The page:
Persistent misconceptions have kept physicians wary of telemedicine, even in the face of its growing popularity among patients and payers, according to an article in Medical Economics.
Patient preferences have played a major role in driving adoption of telemedicine technologies, particularly as a way of combating their frustration with the waiting time involved in the average office visit, the article said. Primary care practices looking to combat the growing competitive threat presented by urgent care clinics have begun to see an opportunity in telemedicine technology, according to previous reporting by FiercePracticeManagement.
Medical Economics identified the prominent misconceptions that hold some doctors back:
- High costs associated with specialized technology don't necessarily come into play in most implementations, according to the article. Patients mostly want a simple communication channel through which to schedule appointments and get basic information, functions that Medical Economics said are amply covered by existing technology.
- Security is a must with any technology, but, as the article pointed out, secure communications don't represent new ground in an era where people log into their bank accounts with a smart phone, and practices have multiple options available when it comes to HIPAA-compliant tools.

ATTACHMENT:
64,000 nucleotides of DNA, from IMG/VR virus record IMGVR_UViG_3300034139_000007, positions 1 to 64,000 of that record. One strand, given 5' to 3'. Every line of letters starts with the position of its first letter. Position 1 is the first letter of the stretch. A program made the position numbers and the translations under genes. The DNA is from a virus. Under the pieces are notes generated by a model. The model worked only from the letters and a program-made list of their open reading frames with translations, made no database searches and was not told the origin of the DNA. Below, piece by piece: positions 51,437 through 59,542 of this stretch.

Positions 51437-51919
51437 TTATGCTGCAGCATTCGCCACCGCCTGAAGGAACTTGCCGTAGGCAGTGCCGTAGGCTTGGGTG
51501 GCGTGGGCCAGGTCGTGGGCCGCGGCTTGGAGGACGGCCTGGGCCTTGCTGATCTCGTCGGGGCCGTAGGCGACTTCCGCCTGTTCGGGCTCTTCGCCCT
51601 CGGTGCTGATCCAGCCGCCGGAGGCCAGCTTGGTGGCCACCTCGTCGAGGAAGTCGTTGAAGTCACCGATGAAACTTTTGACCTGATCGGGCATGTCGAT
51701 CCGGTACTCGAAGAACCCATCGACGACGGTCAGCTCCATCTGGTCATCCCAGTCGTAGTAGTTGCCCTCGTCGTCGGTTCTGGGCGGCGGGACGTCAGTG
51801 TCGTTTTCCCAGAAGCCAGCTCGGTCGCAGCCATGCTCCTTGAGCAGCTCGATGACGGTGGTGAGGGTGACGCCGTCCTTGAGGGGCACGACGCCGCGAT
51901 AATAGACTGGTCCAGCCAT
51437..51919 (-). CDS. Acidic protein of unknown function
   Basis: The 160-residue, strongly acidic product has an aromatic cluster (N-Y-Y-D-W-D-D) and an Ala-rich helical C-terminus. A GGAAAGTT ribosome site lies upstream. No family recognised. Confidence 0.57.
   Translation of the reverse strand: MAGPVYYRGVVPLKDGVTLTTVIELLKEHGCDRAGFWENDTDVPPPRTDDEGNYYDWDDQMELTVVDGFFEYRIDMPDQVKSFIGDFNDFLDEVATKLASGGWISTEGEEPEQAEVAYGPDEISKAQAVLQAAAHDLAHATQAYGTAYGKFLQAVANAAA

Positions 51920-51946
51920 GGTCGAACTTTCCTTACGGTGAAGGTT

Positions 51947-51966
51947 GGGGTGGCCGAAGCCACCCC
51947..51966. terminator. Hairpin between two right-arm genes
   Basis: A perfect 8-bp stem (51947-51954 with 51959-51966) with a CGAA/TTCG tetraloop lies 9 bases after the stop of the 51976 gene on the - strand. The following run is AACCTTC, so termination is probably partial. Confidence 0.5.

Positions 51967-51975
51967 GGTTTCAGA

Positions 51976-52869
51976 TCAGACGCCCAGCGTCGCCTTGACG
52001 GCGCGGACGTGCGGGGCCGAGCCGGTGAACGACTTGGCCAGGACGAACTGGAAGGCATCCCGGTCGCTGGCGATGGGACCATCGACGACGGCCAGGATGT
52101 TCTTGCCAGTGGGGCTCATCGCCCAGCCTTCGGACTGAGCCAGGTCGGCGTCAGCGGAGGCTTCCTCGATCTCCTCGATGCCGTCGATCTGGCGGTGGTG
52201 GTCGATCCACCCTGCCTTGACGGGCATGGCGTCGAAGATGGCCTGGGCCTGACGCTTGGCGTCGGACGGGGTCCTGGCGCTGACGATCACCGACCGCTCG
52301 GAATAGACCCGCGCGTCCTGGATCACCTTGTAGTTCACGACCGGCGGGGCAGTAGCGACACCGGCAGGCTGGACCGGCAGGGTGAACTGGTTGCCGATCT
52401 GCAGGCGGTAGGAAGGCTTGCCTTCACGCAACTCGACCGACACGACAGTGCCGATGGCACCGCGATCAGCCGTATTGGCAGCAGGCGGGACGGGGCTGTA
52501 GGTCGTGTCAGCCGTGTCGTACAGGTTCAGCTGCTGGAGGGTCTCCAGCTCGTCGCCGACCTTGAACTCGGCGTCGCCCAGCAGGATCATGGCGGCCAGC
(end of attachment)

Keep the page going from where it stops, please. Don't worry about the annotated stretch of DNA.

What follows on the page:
- Reimbursement options, while a matter of continuing debate, have improved steadily, especially as state and federal legislators see the value of such services throughout the system, per the article.
- Telemedicine fits more efficiently into current physician workflows than many think, according to Medical Economics. In particular, virtual communication offers a way to deal with patients who don't need to take up time and resources with a physical visit in order to deal with their issues, saving time for patients and physicians alike.
To learn more:
- read the article